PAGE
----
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Text​Formatting

Adds text-formatting tricks to Sublime Text. Mostly for PEP8 formatting.

Details

  • 2 2013.07.09.15.20.32
    3 2.4.0
  • github.​com
  • github.​com
  • 4 weeks ago
  • 32 minutes ago
  • 6 years ago

Installs

  • Total 9K
  • Win 5K
  • OS X 2K
  • Linux 2K
Oct 23 Oct 22 Oct 21 Oct 20 Oct 19 Oct 18 Oct 17 Oct 16 Oct 15 Oct 14 Oct 13 Oct 12 Oct 11 Oct 10 Oct 9 Oct 8 Oct 7 Oct 6 Oct 5 Oct 4 Oct 3 Oct 2 Oct 1 Sep 30 Sep 29 Sep 28 Sep 27 Sep 26 Sep 25 Sep 24 Sep 23 Sep 22 Sep 21 Sep 20 Sep 19 Sep 18 Sep 17 Sep 16 Sep 15 Sep 14 Sep 13 Sep 12 Sep 11 Sep 10 Sep 9 Sep 8
Windows 3 2 3 1 1 3 2 3 0 2 8 1 1 2 2 0 0 3 3 3 0 2 1 2 1 2 4 2 3 1 1 3 4 5 4 4 0 0 2 2 7 5 1 3 2 2
OS X 0 1 0 1 0 2 0 0 0 1 0 1 0 0 0 1 0 1 0 0 1 0 0 1 0 1 0 2 0 1 0 2 3 1 2 1 0 2 1 2 1 0 1 0 0 1
Linux 0 0 0 0 1 0 0 1 0 0 0 0 0 1 1 0 0 1 0 0 0 0 2 0 2 2 1 1 0 0 0 0 1 1 1 0 2 0 0 2 2 0 0 0 0 0

Readme

Source
raw.​githubusercontent.​com

Text Formatting

Adds text-formatting tricks to Sublime Text. Mostly for PEP8 formatting.

Installation

  1. Using Package Control, install “TextFormatting”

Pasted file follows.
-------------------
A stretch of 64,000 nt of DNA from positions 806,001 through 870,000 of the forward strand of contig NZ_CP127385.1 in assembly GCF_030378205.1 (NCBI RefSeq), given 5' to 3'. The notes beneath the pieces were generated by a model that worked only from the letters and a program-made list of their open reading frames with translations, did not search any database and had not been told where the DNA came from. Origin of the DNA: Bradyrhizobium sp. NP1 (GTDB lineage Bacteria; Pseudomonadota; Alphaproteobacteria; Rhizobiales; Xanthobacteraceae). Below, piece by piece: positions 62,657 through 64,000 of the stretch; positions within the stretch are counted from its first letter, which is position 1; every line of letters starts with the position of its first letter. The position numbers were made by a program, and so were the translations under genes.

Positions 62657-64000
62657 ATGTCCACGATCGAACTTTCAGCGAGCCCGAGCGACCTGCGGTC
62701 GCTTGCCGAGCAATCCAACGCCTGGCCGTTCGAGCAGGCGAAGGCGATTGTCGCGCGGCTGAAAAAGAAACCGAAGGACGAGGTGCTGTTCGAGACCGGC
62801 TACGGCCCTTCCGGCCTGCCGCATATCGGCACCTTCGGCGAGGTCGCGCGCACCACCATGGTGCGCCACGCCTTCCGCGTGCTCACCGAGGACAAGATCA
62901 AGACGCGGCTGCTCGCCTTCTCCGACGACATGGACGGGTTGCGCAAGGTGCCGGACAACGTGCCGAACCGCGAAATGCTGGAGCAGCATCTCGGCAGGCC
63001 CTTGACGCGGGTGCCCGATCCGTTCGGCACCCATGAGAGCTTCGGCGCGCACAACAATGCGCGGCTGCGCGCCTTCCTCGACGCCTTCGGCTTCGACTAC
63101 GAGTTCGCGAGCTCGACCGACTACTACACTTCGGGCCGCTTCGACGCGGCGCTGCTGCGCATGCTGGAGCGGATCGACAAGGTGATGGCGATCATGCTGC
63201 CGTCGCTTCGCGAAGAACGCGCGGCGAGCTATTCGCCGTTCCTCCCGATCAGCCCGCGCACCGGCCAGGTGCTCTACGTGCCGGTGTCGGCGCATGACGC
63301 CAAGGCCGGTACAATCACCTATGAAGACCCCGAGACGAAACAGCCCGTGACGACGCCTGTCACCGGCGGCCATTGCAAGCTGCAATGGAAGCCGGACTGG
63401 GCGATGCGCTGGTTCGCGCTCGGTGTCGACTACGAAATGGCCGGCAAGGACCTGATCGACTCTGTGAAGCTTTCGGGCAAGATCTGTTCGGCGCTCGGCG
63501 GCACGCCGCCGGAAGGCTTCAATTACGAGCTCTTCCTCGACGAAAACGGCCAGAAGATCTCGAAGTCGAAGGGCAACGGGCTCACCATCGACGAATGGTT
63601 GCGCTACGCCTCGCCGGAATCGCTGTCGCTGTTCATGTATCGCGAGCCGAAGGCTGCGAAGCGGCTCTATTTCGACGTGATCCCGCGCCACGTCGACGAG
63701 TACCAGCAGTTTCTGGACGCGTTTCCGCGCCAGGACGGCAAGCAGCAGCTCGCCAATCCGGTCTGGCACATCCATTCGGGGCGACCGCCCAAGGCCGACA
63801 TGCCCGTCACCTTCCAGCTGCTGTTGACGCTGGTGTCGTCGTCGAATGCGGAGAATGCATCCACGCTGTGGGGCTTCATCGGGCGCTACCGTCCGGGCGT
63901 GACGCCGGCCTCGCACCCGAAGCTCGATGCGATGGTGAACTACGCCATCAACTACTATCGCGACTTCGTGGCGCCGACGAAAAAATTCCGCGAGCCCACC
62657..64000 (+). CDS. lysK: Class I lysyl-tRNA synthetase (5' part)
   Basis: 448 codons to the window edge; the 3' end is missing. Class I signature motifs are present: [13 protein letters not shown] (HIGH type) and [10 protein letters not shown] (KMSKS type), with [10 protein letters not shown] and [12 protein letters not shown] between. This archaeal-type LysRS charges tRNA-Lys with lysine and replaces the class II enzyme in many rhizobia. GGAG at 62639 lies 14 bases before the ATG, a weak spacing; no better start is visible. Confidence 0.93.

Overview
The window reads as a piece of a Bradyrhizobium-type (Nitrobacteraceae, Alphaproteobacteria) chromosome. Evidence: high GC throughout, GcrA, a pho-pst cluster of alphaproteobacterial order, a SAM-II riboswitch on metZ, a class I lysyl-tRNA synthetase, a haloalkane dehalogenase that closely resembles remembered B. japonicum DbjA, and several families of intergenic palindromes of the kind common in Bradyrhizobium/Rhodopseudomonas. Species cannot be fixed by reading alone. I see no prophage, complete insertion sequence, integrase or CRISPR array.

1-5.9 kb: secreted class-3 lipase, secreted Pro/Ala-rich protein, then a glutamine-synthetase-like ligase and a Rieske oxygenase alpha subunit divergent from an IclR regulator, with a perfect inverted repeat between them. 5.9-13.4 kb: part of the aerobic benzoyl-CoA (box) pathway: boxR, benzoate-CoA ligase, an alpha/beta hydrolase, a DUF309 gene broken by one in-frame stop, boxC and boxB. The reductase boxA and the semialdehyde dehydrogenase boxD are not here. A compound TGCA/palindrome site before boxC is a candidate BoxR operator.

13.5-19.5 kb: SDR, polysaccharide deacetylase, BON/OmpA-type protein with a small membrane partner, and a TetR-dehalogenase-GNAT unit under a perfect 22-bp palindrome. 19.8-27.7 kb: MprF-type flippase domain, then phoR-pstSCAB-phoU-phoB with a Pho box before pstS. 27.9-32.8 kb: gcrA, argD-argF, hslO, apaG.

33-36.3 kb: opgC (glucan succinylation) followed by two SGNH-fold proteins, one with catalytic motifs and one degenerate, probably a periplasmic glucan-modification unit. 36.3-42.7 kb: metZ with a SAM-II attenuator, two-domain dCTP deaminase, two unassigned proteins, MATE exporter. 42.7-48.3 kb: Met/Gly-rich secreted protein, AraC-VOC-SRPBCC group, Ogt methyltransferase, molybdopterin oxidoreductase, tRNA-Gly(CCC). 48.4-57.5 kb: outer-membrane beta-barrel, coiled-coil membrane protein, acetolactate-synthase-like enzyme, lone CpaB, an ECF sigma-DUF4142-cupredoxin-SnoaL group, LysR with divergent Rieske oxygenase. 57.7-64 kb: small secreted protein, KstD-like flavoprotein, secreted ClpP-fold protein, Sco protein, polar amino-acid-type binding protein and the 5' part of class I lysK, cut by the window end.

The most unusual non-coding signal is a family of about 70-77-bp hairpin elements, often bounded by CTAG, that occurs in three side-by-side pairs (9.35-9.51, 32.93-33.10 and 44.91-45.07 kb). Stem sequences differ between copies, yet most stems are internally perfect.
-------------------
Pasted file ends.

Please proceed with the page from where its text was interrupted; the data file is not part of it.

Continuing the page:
Or:

  1. Open the Sublime Text 3 Packages folder
- OS X: ~/Library/Application Support/Sublime Text 3/Packages/
- Windows: %APPDATA%/Sublime Text 3/Packages/
- Linux: ~/.Sublime Text 3/Packages/
  1. clone this repo
  2. Install keymaps for the commands (see Example.sublime-keymap for my preferred keys)

Sublime Text 2

  1. Open the Sublime Text 2 Packages folder
  2. clone this repo, but use the st2 branch

    git clone -b st2 git@github.com:colinta/SublimeTextFormatting

Commands

text_formatting_maxlength: Wraps text to maxlength (default: 80) characters. Select a bunch of docstrings or README content and it will not just warp lines, but it will also combine lines that are too short, so you can with aplomb and reformat when you're done.

Also works with comments. Lines that have # or // are considered part of the “indent”, and so they'll be removed and re-added.

text_formatting_debug_python: Select multiple variables, then put an empty cursor somewhere and run this command (default: ctrl+p twice or ctrl+p,p). You'll get some good debug output that looks like this:

print("""=============== at line 38 ===============
looks: {looks!r}
like: {like!r}
this: {this!r}
""".format(**locals()))

text_formatting_debug_ruby: Similar to text_formatting_debug_python (default: ctrl+p, ctrl+r or ctrl+p,r). Output looks like this:

puts(<<debug)
=============== at line 49 ===============
looks: #{looks.inspect}
like: #{like.inspect}
this: #{this.inspect}
debug

For rubymotion development, you can use NSLog instead of puts:

{ "keys": ["ctrl+p", "ctrl+p"], "command": "text_formatting_debug_python", "args": { "puts": "NSLog" } },